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Todd plays god

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Todd plays god

By Rob Trucks

Todd Rundgren says that he doesn't play rock 'n' roll (and he's probably right), but that doesn't mean his live performances aren't full-on, highly stylized productions performed for devotees who follow his every onstage move with revivalist fervor.

The 55-year-old pop innovator's current 50-date excursion through America comes as support for his latest album, Liars, the thematic equivalent of Al Franken's best-selling Lies and the Lying Liars Who Tell Them.

Yes, it's shocking, but it seems no one tells the truth anymore. And the glory days of Watergate, when all we had to do was blame the government, are part of the past as well. To drive home the point, Rundgren appears on the cover as an unshaven - and possibly rabid - Easter Bunny because, you see, it's not just politicians who scurry from the truth. We lie too. We (yep, you and me) lie to our neighbors, our partners, and even to our children. Damn our dishonest hides.

Todd Rundgren

8pm
Tuesday, May 25
$20 (advance);
$22 (day of show)
La Zona Rosa
612 W. 4th St., Austin
(512) 469-7469
Liars offers tunes about "Truth," the "Past" and the "Future." About the "Afterlife" and "Living." Liars even deigns to share what "God Said," but while Rundgren's new material is much more lyrically didactic than, say, "We Gotta Get You A Woman" or "I Saw The Light," the sound is still recognizably his own - a solid base of blue-eyed techno-soul with a crafted pop overlay, not too far from the musical neighborhood of fellow Philadelphia natives Hall & Oates.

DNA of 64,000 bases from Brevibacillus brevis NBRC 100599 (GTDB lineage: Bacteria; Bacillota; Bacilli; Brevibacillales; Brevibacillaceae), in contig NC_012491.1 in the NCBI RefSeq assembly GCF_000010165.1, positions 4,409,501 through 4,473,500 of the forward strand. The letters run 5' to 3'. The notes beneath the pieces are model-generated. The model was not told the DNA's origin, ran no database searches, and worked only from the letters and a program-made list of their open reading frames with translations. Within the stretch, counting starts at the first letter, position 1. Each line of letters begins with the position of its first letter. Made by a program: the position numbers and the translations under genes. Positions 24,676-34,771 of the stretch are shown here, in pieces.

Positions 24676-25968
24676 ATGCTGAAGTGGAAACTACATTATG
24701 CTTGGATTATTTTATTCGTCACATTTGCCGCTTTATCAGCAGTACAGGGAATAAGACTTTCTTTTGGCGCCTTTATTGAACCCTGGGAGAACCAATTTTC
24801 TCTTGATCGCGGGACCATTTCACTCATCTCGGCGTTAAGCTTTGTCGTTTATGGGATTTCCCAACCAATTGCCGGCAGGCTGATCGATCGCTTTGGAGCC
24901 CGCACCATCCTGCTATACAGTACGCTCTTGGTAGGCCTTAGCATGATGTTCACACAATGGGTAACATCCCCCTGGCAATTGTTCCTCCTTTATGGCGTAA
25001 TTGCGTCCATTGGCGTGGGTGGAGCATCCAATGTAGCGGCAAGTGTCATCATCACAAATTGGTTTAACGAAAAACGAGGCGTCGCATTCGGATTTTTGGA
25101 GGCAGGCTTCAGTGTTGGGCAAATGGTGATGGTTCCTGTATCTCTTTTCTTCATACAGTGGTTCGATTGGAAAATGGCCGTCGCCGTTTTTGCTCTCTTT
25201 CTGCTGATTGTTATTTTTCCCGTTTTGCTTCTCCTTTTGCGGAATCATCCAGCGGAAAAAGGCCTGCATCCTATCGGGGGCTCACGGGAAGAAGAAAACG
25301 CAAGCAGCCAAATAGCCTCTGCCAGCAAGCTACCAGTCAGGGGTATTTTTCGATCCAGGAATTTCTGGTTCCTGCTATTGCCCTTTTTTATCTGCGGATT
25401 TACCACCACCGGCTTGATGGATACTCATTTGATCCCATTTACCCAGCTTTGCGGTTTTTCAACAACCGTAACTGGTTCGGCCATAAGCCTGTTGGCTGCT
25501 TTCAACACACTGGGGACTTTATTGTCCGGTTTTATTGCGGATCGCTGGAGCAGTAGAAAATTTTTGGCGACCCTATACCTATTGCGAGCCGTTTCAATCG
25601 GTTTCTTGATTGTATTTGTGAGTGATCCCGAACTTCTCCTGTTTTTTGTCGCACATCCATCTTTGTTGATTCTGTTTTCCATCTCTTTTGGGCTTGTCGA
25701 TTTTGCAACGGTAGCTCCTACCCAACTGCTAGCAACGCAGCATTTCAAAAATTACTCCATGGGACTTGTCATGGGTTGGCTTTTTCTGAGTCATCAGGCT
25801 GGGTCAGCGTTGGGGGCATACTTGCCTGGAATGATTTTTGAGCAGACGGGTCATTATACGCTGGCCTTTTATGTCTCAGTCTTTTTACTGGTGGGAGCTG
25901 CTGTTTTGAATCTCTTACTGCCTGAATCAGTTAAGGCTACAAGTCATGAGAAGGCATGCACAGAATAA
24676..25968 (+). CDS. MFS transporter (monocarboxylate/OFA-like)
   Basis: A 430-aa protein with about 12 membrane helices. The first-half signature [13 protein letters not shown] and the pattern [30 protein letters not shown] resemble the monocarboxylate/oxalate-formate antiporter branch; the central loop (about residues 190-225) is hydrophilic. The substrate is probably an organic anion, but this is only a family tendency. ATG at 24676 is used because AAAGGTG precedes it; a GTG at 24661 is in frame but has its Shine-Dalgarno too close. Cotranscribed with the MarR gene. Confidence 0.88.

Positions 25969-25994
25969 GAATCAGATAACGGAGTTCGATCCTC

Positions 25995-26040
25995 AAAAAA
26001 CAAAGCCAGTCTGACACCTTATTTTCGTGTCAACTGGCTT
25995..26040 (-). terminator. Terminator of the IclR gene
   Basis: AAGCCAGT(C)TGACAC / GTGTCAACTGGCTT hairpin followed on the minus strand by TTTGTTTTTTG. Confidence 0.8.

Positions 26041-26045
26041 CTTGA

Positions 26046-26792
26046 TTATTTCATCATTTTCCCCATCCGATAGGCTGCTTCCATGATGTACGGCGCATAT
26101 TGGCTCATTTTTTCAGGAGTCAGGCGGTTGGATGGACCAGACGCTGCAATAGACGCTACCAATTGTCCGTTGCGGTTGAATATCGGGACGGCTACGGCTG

Of course, every preacher needs a pulpit, and this evangelical road show comes prepared. Rundgren arrives center-stage under a cathedral arch of silver scaffolding, backed by his long-time four-piece band outfitted like religious chess pieces in their own individualized choir lofts.

Along with a healthy dose of Liars, Rundgren pulls out a few crowd-pleasing surprises during his two-plus hour show. A recent Friday night in New York City yielded "While My Guitar Gently Weeps," Red Rider's "Lunatic Fringe" as well as a seemingly reluctant encore of "Hello It's Me" which brought Rundgren to the edge of the stage to touch and be touched by the faithful - like the musical saint they see him to be, like the rock star he says he isn't. •


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